|READ KINDLE ♬ Benang: From the Heart ♆ eBooks or Kindle ePUB free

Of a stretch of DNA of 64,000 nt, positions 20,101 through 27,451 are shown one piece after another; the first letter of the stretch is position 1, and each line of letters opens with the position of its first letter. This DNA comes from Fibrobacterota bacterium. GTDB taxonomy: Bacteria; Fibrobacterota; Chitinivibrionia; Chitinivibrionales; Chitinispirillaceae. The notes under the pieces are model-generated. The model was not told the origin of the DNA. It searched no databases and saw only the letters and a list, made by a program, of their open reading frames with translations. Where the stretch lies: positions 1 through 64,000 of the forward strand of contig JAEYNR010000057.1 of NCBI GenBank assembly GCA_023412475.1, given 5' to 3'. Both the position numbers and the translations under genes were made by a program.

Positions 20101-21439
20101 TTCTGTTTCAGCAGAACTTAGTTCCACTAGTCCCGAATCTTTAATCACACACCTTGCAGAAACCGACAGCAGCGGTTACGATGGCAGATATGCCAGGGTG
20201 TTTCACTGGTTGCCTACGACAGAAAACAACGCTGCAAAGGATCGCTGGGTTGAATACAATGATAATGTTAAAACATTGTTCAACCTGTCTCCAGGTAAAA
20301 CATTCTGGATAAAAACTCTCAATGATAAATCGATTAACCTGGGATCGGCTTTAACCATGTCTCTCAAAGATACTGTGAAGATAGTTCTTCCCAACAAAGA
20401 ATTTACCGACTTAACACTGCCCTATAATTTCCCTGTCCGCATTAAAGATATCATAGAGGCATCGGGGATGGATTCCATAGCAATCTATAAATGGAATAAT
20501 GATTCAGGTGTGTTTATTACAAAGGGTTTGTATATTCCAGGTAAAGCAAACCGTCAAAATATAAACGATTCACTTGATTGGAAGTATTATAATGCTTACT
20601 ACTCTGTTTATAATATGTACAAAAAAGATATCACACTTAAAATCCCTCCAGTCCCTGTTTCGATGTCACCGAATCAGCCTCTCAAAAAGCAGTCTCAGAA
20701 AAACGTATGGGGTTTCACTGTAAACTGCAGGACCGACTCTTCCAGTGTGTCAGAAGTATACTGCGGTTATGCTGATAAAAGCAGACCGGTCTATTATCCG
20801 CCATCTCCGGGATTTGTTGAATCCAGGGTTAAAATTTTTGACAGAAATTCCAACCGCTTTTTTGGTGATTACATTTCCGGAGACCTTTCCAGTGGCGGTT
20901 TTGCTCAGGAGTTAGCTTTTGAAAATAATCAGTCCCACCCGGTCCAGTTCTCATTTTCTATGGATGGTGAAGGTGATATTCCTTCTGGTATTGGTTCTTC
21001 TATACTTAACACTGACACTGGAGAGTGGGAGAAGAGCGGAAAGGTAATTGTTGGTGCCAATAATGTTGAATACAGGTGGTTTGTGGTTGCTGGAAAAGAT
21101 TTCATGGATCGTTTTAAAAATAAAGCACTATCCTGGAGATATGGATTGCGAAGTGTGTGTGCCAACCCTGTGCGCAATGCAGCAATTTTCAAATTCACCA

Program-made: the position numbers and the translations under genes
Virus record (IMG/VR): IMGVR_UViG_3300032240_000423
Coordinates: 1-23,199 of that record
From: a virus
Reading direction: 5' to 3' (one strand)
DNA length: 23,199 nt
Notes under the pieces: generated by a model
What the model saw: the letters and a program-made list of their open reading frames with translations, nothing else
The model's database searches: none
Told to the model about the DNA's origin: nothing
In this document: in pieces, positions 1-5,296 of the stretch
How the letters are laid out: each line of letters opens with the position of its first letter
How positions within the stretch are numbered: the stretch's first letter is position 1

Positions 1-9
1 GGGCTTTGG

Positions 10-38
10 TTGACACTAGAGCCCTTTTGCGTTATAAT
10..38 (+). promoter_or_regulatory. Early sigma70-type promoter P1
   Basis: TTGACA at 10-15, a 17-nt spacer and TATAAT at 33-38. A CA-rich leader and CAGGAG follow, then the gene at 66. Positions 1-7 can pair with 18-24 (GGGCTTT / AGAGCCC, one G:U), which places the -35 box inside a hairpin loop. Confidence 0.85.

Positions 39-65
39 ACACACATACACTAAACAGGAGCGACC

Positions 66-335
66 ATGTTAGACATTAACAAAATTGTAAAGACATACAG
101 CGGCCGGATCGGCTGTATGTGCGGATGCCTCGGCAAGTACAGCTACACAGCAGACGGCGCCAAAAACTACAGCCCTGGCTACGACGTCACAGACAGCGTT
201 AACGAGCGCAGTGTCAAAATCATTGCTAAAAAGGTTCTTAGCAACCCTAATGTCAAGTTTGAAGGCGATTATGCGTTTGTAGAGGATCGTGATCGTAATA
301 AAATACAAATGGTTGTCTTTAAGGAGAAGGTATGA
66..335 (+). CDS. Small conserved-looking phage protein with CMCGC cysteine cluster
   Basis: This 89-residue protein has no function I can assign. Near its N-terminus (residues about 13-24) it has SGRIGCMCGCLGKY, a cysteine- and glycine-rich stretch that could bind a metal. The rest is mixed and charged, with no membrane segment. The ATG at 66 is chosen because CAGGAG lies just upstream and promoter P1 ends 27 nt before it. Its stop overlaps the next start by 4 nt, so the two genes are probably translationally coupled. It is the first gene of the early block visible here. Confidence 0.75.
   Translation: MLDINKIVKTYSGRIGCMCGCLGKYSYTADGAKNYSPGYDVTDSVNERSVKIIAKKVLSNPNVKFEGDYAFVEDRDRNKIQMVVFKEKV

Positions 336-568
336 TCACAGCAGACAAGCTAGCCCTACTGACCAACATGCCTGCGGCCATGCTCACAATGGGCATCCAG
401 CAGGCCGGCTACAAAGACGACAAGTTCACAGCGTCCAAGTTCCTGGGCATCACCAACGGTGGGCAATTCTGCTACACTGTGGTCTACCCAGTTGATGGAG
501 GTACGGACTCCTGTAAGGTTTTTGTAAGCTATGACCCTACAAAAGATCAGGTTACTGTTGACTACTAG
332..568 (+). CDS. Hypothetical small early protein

I wrote this review back in 2002 when I read this book but have just posted it to my blog because I m currently reading the author s second book That Deadman Dancing and I thought other readers might be interested.I see this review as a bit naive now, but I m sharing it anyway because there don t seem to be any reviews of the book online and it s better than nothing I hope So, from my reading journal of September 2002, here it is This is a most interesting and challenging book, the sort of f I wrote this review back in 2002 when I read this book but have just posted it to my blog because I m currently reading the author s second book That Deadman Dancing and I thought other readers might be interested.I see this review as a bit naive now, but I m sharing it anyway because there don t seem to be any reviews of the book online and it s better than nothing I hope So, from my reading journal of September 2002, here it is This is a most interesting and challenging book, the sort of fiction that simmers in one s consciousness, changing one s view of long held ideas and assumptions.The prose is beautiful Oceanic, as the blurb tells us The lyricism enables us to see the landscape through different eyes the seas, the bush, the caves and rocks and creeks Better than Winton, I reckon, and aboutinteresting people than the self indulgent losers than Winton writes about.The Aborigines of Benang are certainly not losers The novel, a work of fiction, reads like an autobiography of a family since white settlement Scott, who might or might not be the narrator, seeks to explore his antecedents and the family history which has labelled him the first white man.To read the rest of this review please visit A story spanning generations of a Nyoongar family through white settlement Their treatment by whites, even whites who are family often through the routine rape of Aboriginal women is abhorrent Ern was a hideous character throughout And yet this story is muchabout identity, and how the young narrator Harley, born out of his white grandfather Ern s experiments to produce the first white man , ultimately finds his true place within his Nyoongar heritage I enjoyed this exploration of id A story spanning generations of a Nyoongar family through white settlement Their treatment by whites, even whites who are family often through the routine rape of Aboriginal women is abhorrent Ern was a hideous character throughout And yet this story is muchabout identity, and how the young narrator Harley, born out of his white grandfather Ern s experiments to produce the first white man , ultimately finds his true place within his Nyoongar heritage I enjoyed this exploration of identity, of the struggle to find our place when we may have lost chunks of ourselves along the way our culture, lost languages, separation from family I really enjoyed the way this was portrayed with Harley literally floating away it showed perfectly, beautifully, how it feels to be without an anchor of knowing and of feeling where you belong Beautiful prose another reviewer describes it as oceanic , and that s true, in terms of style but also in terms of structure The story was built like the tides drawing in and out, sometimes covering the same ground from a different angle, or adding slightlydetail each time the swell comes in While feeling organic and interesting, it also added some confusion in following the story Also adding to the confusion was keeping track of the numerous family members throughout the generations, and how they were all related Although I empathized with the characters, I never truly felt like I knew any of them except in a rather superficial manner Ern, perhaps the most fleshed out character, was also the most odious I would really like to have known at least a few of the other family members especially the narrator better Ultimately, I enjoyed it, but it didn t all come together as a whole quite as neatly or with as much impact as I would have liked, and I really just wanted to feelfor the characters and for the journey You know how some things are so complex that answers will only annoy you and insult many who knowno answers here and once I stopped struggling to understand who everyone was and what was happening I realised how this is the perfect book about assimilation, protection, dispossession, family, knowledge, settlement and everything else that a Nyoongar might want to tell you about southwestern australia Needless to say it s brutal and sad. superb novel of aboriginal experience in western southwestern Australia it is not pretty and i think we all know what happened, as it did in Georgia, Nevada, Idaho, Texas, Sonora, Bolivia, new guinea, why does this list go on and on i want to readby Kim Scott. I found this pretty hard going to start with, but the book grew on me over time What would have been hugely helpful was a family tree, but I realised as I read that I would be best off drawing one out myself, following the narrator s journey in discovering his ancestry.I enjoyed the aspects of magical realism, the wonderful picture painted of the Australian landscape, and the honesty of the story, told by an unreliable and damaged but earnest narrator I appreciated enjoyed is hardly the right I found this pretty hard going to start with, but the book grew on me over time What would have been hugely helpful was a family tree, but I realised as I read that I would be best off drawing one out myself, following the narrator s journey in discovering his ancestry.I enjoyed the aspects of magical realism, the wonderful picture painted of the Australian landscape, and the honesty of the story, told by an unreliable and damaged but earnest narrator I appreciated enjoyed is hardly the right word the inside look at the events of the colonial period, in all of its depressing racism, brutality, societal and environmental destruction 3.5 stars |READ KINDLE ☪ Benang: From the Heart ♀ Oceanic in its rhythms and understanding, brilliant in its use of language and image, moving in its largeness of spirit, compelling in its narrative scope and style, this intriguing journey is a celebration and lament of beginning and return, of obliteration and recovery, of silencing, and of powerful utterance Both tentative and daring, it speaks to the present and a possible future through stories, dreams, rhythms, songs, images and documents mobilized from the incompletely acknowledged and still dynamic past This book was extremely difficult to read Firstly, the subject matter is very confronting secondly, the book keeps jumping between time periods, making it hard to keep track, and lastly, the main character floats, as if gravity did not apply to him, which made it very difficult for me to assimilate the goings on as real. Neville argues that the breeding out of colour by careful control of part Aboriginal people where they lived, whom they married would ultimately lead to the day where we could forget there were Aborigines in Australia Could there be a bookessential to the reading lists of White Australia, who grew up under the exclusive singularity of the policy of the same name. Benang is a difficult read, as one would expect from a novel about the attempted genocide of Aboriginal people through biological absorption The matter of fact narration of the layers of tragedy only add to the grimness And yet there is also joy, survival and triumph Every word of this heartbreaking book is placed so deliberately and perfectly Scott s prose is a constant reminder that the past is the present, and is likely to be the future too.